Are Big Banks Winning the LIBOR Trials?

AMA4-1-13Fraud isn’t fraud if it’s done in the spirit of cooperation. That appears the be the message behind a ruling affecting the numerous lawsuits involving major US banks and charges of manipulating LIBOR (London interbank offered rates) daily ratings for fun and profit. This new ruling by a US District Court judge allows this group of institutions to escape charges of violating federal antitrust laws – because their false estimates (or, as the ruling says, “misrepresentations”) of daily interest rates did no harm to competition.

From the time of the housing collapse of 2008, major US banks including Citigroup, Bank of America and JP Morgan Chase have been under scrutiny for a variety of misleading and fraudulent behaviors aimed at making more money at the expense of – well, everybody. The careless granting of subprime mortgages set the stage for the crash. Afterward, when millions of homeowners defaulted, the wholesale processing of foreclosures set the stage for the “robosigning” scandal that saw paperwork processed without any oversight, with falsified signatures

and no checking of files at all.

Following complaints filed by attorneys general in every state, a multimillion-dollar settlement was reached. But that didn’t stop these banks and others – totaling 16 in all – from keeping up practices such as manipulating interest rates and deceiving investors in mortgage backed security transactions. Legislation such as the Dodd Frank act and various lawsuits backed by the government have attempted to create more accountability and impose punishments, with mixed success.

That’s amply demonstrated by two different rulings coming over the past week in lawsuits involving these 16 institutions. In one case filed by the Federal Housing Finance Agency (FHFA), the defendants filed motions in March 2013 aimed at quashing the case – a move that appeared to be headed for defeat as the judge in the case upheld an earlier ruling on discovery in the case. But at the end of March, 2013, the banks won a major victory in their numerous LI BOR related suits, when a US District Court agreed to dismiss charges of breaking federal antitrust laws.

Along with other charges of manipulating interest rates offered to borrowers and deceiving investors on mortgage backed securities, Bank of America and several other regular players in these lawsuits have been accused of rigging LIBOR ((London interbank offered rates) rates that set interest rates for short term loans worldwide. The outcome of these cases hinges in part on determining whether these banks violated federal laws in order to get more profits. But the key ruling coming just at the end of March asserted that the defendant banks had not in fact broken federal antitrust rulings.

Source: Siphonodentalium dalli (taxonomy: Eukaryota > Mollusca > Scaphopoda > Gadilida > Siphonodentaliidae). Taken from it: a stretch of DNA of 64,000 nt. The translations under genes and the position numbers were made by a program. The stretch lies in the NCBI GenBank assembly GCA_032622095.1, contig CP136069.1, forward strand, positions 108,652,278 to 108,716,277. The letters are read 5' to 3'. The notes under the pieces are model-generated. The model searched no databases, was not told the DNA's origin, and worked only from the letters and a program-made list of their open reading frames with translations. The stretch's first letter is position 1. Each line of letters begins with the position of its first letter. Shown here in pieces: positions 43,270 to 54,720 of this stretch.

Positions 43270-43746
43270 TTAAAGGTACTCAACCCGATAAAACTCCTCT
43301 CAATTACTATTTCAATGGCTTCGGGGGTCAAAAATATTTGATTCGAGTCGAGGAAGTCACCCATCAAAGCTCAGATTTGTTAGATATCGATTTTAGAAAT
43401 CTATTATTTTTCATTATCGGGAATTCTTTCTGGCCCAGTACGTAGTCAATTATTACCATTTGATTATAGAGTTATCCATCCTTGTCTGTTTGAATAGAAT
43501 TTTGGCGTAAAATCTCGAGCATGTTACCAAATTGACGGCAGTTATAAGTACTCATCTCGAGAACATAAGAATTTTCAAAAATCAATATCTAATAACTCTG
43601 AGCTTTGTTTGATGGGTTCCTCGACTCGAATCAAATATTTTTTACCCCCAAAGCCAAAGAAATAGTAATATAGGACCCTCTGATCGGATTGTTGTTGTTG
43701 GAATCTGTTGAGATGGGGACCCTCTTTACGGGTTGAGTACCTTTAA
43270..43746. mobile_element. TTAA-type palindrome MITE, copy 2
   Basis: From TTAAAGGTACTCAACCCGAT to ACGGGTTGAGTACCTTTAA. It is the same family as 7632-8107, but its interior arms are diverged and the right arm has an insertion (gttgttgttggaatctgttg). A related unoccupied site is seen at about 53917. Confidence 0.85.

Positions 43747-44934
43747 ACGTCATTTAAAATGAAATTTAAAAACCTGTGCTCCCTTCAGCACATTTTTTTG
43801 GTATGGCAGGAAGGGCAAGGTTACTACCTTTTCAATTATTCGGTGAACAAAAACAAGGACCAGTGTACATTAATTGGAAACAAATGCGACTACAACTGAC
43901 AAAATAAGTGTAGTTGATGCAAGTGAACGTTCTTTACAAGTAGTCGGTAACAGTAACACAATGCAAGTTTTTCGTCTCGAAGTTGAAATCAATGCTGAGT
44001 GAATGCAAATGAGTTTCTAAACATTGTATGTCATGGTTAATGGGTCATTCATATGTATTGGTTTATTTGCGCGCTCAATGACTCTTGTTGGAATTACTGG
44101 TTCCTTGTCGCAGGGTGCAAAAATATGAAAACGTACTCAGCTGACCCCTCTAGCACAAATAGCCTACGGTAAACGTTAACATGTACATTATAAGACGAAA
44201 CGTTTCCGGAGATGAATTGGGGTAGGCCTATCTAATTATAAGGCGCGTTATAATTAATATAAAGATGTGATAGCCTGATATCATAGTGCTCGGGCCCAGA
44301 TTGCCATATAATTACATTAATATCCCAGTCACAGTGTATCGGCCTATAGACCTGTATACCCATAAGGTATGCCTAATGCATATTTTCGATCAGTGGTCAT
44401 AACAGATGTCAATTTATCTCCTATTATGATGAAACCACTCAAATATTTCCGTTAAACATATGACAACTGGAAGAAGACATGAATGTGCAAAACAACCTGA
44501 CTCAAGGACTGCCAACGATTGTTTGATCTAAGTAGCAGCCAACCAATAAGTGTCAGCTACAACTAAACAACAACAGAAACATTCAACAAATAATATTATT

According to the ruling, since LIBOR ratings are computed dally for different currencies that are submitted by a number of banks, the ruling says, the rate setting process is intended to be cooperative rather than competitive –so that even if Bank of America and its fellow lenders submitted false estimates, losses suffered by investors and other lenders came only as a result of those banks “misrepresentation” rather than attempts to harm competition.

Although numerous LIBOR related suits are still working their way through the courts and the Sweet 16 of major US banks still face legal battles on a variety of charges of “misrepresenting,” rates and fees to borrowers, financial experts point out that the District Court’s ruling weakens these cases. And that means borrowers, including investors following Jason Hartman’s investing strategies, may find themselves facing the fallout. (Top image: Flickr/rieh)


The American Monetary Association Team

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